There are also many reassuring examples from across the world (including this country) where schools did not close during the height of the pandemic (or reopened soon after the initial closing), with no reported links to increased COVID-19 infection. In Wirral, almost all of our schools remained open during the past four months and there has been no evidence of virus transmission within these settings.

The balance of risk is now overwhelmingly in favour of children returning to school. For the vast majority of children, the benefits of being back in school far outweigh the very low risk from COVID-19.

Will my child be safe going to school?

100% safety can never be guaranteed while your child is at school. This has always been the case and will always be the case. Things like accidental injury, bullying and infections from a range of viruses have always been a low, but potential risk to your child whilst at school. These risks, as with COVID-19, are minimised with sensible precautions by the school.

To reduce the risk from COVID-19, schools have been working hard for some time now (supported by Public Health and Infection Control guidance) to make sure that the right things are put in place to reduce the risk of COVID-19. These include:

  • reducing contact between children and staff by sticking to two metre social distancing wherever possible
  • making sure that staff and children clean their hands thoroughly and more often than usual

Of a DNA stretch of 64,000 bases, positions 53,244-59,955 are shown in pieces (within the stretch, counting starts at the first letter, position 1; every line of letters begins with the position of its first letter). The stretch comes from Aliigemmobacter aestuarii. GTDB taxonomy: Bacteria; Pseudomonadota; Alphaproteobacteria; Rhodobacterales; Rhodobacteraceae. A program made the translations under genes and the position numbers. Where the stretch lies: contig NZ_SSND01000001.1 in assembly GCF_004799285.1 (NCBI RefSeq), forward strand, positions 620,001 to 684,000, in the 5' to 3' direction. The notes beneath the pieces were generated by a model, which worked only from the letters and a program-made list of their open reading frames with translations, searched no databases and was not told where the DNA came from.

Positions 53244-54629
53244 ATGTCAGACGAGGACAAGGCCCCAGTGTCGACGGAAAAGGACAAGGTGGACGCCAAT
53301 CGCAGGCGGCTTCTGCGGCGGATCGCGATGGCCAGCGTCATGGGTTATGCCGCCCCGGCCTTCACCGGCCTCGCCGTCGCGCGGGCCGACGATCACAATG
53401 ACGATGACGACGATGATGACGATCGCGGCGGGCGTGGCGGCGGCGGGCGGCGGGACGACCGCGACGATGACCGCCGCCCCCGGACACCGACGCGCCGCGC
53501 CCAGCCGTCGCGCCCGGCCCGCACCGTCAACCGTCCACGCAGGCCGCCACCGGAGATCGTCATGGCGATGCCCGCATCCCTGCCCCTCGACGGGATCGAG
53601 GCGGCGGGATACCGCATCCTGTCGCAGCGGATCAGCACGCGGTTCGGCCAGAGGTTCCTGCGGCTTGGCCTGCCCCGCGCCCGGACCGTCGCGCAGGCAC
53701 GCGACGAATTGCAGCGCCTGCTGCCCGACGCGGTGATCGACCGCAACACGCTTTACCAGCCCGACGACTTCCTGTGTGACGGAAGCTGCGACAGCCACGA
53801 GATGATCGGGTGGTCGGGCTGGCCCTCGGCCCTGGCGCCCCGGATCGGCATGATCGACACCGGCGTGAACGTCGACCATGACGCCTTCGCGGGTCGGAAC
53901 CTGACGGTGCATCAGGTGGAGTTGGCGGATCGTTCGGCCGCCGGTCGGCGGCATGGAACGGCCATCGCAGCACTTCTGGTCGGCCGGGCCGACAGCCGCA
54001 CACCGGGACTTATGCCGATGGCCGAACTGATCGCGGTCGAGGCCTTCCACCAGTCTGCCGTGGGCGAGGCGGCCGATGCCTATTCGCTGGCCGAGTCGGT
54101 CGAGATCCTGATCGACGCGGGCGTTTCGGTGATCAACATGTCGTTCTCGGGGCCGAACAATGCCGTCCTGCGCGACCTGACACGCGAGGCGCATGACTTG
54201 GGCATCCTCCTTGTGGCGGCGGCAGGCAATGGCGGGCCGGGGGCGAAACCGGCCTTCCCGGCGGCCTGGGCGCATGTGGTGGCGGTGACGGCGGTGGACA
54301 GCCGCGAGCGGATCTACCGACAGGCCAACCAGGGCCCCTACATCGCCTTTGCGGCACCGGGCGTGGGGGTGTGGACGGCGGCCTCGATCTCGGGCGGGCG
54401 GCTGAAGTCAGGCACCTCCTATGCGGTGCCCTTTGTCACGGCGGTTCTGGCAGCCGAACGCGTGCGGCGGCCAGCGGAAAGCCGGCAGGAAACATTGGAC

• cleaning surfaces and classrooms more often 
  • making sure that staff or children (or anyone who lives with them) that have symptoms of COVID-19 do not attend school 

The exact measures used will differ from school to school. This is because different types of school have different needs and different structures to their buildings.

My child is in primary school, but is too young to stick to a 2-metre social-distance. Will they be at more risk of COVID-19?

It has been recognised that primary school children are highly unlikely to be able to stick to the two-metre distance guidance. That is why the emphasis for younger children will be on separating groups, while for older children it will be on distancing. Making sure that all children wash their hands regularly through the day will also be extremely important.

My child attends a secondary school. Will there still be different teachers for different subjects and if so, won’t that increase the risk of infection?